China's manufacturing hit by slowing demand
HSBC China’s manufacturing purchasing managers' index (PMI) for August dropped to a seasonally adjusted 47.6, reaching its lowest since March 2009 and down from 49.3 in July.
The HSBC PMI number has been below 50 for 10 straight months and is characteristic of the state of the economy. It showed a sharp decline in China’s core sector, thus putting more pressure on governments and central banks to take more measures to prevent aggravating a slowdown caused by purchasing inactivity by Western markets.
China lowered interest rates in June and July and has been injecting cash into money markets to ease credit conditions. The latest disappointing figures raises concern over whether Beijing has done enough to stop the slowdown from extending to a seventh quarter.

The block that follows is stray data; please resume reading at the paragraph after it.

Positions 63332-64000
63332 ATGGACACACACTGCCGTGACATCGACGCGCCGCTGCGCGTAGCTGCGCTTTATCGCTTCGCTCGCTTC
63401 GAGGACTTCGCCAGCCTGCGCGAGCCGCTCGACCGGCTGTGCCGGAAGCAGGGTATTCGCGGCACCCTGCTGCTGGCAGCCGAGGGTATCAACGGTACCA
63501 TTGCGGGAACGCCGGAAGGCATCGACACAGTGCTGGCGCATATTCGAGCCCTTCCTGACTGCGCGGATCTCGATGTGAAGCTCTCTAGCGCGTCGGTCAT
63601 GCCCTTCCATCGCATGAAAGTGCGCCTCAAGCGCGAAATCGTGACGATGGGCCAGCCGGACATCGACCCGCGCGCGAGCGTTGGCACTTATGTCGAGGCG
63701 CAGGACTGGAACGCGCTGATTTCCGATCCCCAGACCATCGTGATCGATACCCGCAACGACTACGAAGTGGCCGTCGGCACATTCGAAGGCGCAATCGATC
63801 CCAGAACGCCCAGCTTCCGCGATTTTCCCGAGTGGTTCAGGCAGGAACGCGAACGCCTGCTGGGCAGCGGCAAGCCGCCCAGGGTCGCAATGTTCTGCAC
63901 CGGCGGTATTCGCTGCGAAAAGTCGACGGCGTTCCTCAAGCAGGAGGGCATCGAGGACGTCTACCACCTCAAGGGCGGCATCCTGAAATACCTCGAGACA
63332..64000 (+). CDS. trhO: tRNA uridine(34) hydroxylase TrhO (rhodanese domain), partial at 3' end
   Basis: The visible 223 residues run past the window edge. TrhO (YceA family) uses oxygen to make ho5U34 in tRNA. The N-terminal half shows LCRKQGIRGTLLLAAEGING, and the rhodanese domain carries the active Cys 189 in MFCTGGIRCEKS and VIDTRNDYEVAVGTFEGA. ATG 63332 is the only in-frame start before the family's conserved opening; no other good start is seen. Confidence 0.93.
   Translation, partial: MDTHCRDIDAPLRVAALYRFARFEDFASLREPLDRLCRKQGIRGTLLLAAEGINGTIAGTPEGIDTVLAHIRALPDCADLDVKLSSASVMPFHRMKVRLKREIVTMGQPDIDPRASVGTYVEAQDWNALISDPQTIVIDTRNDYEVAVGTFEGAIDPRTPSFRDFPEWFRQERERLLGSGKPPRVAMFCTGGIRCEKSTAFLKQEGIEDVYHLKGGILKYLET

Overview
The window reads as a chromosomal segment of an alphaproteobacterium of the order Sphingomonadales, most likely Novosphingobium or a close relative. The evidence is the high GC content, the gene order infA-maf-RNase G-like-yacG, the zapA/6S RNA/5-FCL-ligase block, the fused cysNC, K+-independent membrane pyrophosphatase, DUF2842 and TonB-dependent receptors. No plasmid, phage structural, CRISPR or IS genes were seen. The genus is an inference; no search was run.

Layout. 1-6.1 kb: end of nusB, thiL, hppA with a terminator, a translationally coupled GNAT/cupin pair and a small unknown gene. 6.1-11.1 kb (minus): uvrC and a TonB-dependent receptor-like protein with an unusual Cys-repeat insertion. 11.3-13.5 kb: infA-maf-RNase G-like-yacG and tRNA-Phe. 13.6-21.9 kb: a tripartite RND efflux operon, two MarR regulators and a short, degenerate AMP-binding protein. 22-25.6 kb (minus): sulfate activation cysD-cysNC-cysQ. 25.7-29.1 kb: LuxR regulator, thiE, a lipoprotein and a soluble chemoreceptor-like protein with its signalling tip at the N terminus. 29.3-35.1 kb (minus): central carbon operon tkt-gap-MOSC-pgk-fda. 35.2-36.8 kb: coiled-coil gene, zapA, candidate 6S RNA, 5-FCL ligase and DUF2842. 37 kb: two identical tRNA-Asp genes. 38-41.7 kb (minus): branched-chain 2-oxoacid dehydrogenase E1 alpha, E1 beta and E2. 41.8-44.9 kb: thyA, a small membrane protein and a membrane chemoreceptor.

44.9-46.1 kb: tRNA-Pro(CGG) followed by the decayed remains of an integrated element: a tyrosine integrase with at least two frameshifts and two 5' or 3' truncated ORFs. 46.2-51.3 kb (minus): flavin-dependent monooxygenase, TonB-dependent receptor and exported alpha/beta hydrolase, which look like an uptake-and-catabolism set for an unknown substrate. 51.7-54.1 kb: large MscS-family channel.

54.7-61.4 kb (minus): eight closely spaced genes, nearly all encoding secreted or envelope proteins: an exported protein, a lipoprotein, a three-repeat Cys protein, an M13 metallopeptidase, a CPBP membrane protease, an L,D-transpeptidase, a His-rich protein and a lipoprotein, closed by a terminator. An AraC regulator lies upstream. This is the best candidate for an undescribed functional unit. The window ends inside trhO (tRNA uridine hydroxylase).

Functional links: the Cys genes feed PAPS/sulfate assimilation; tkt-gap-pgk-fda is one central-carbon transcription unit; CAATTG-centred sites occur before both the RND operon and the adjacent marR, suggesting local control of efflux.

"Beijing must step up policy easing to stabilise growth and foster job market conditions," Qu Hongbin, chief China economist at HSBC said in a statement accompanying the survey.
Other Asian countries have been also hit hard by the crisis. In Taiwan, which also heavily dependent on demand from overseas, has registered an even speedier contraction. Manufacturing in South Korea, continued to lose ground in August, though at a slightly slower pace.
India's manufacturing growth slid to its weakest in 9 months, while Indonesia—Southeast Asia's largest economy—picked up steam, bucking the downwards trend elsewhere in the region and offering a tentative positive signal for Asia's prospects, HSBC said.